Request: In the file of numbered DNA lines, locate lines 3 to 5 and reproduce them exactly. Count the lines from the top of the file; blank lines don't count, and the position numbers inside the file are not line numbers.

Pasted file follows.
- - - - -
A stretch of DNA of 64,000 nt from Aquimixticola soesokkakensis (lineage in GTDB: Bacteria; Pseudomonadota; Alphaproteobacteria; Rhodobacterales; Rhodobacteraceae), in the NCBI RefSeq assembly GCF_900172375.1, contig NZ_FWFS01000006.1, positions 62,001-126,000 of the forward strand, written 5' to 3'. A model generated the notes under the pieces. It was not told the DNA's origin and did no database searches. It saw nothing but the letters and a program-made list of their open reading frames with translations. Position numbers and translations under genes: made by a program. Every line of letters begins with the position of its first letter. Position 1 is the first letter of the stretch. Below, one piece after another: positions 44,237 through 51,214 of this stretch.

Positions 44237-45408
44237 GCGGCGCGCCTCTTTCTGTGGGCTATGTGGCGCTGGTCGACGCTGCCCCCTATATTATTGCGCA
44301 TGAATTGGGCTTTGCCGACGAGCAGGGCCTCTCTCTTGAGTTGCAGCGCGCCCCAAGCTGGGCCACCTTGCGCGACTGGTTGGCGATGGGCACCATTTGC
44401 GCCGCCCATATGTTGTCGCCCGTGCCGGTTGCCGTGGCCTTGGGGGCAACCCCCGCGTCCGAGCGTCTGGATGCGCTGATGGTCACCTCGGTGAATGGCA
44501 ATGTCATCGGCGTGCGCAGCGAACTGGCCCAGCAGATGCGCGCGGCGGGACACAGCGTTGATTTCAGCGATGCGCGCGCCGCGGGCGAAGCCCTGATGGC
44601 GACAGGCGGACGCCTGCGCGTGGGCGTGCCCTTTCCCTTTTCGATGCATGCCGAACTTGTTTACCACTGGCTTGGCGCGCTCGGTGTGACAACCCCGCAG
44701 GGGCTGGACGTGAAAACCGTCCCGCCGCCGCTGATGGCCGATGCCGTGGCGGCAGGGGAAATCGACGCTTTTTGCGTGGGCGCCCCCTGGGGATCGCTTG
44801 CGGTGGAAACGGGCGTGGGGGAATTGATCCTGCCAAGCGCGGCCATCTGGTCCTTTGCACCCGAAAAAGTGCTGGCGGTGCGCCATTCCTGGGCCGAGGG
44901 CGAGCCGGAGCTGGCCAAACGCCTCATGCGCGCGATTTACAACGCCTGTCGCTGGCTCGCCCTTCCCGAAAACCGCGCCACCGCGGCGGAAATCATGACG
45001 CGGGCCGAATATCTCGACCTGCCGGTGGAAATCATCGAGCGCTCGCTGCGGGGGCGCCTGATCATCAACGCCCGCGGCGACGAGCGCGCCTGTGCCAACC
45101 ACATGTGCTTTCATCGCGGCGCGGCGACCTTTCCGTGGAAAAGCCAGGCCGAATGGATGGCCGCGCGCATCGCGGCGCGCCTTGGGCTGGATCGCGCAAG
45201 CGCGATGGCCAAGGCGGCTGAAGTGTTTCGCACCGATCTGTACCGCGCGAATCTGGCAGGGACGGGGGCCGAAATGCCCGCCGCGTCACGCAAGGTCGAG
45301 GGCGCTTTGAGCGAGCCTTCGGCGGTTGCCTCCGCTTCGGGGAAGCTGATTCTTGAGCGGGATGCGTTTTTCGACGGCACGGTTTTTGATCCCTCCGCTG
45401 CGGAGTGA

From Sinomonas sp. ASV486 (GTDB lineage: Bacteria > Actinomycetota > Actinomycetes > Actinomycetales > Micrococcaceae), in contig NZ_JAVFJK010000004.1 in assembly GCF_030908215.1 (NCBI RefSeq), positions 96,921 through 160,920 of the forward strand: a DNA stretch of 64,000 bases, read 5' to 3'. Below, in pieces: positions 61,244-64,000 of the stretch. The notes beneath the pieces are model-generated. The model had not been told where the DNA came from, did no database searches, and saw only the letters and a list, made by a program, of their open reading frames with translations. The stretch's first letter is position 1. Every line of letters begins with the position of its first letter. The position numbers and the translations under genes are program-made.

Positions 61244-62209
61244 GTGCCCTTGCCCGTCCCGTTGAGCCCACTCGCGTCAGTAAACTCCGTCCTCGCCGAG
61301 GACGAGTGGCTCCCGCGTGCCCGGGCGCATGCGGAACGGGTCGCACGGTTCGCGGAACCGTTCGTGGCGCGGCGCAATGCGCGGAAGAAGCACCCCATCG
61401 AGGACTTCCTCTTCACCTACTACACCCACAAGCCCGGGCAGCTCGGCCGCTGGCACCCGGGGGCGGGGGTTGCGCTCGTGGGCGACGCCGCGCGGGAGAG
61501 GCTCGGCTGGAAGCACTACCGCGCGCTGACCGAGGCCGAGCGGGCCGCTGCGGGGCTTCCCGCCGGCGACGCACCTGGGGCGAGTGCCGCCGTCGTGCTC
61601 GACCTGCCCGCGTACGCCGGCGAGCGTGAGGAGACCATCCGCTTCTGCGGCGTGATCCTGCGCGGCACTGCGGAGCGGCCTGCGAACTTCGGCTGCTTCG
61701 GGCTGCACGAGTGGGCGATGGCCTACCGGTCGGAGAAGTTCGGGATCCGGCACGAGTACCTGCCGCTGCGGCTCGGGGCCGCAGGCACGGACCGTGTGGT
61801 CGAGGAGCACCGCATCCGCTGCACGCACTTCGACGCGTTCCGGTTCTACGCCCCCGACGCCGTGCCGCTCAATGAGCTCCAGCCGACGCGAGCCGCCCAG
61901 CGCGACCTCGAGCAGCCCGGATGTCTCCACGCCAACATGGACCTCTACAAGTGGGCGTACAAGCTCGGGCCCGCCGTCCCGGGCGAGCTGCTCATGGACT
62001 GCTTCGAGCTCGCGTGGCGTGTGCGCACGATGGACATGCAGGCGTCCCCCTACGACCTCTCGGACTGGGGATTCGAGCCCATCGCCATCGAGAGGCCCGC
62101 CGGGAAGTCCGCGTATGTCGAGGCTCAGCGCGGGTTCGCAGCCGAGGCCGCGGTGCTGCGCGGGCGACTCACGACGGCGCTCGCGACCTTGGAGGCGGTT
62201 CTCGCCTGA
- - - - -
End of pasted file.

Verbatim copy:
44237 GCGGCGCGCCTCTTTCTGTGGGCTATGTGGCGCTGGTCGACGCTGCCCCCTATATTATTGCGCA
44301 TGAATTGGGCTTTGCCGACGAGCAGGGCCTCTCTCTTGAGTTGCAGCGCGCCCCAAGCTGGGCCACCTTGCGCGACTGGTTGGCGATGGGCACCATTTGC
44401 GCCGCCCATATGTTGTCGCCCGTGCCGGTTGCCGTGGCCTTGGGGGCAACCCCCGCGTCCGAGCGTCTGGATGCGCTGATGGTCACCTCGGTGAATGGCA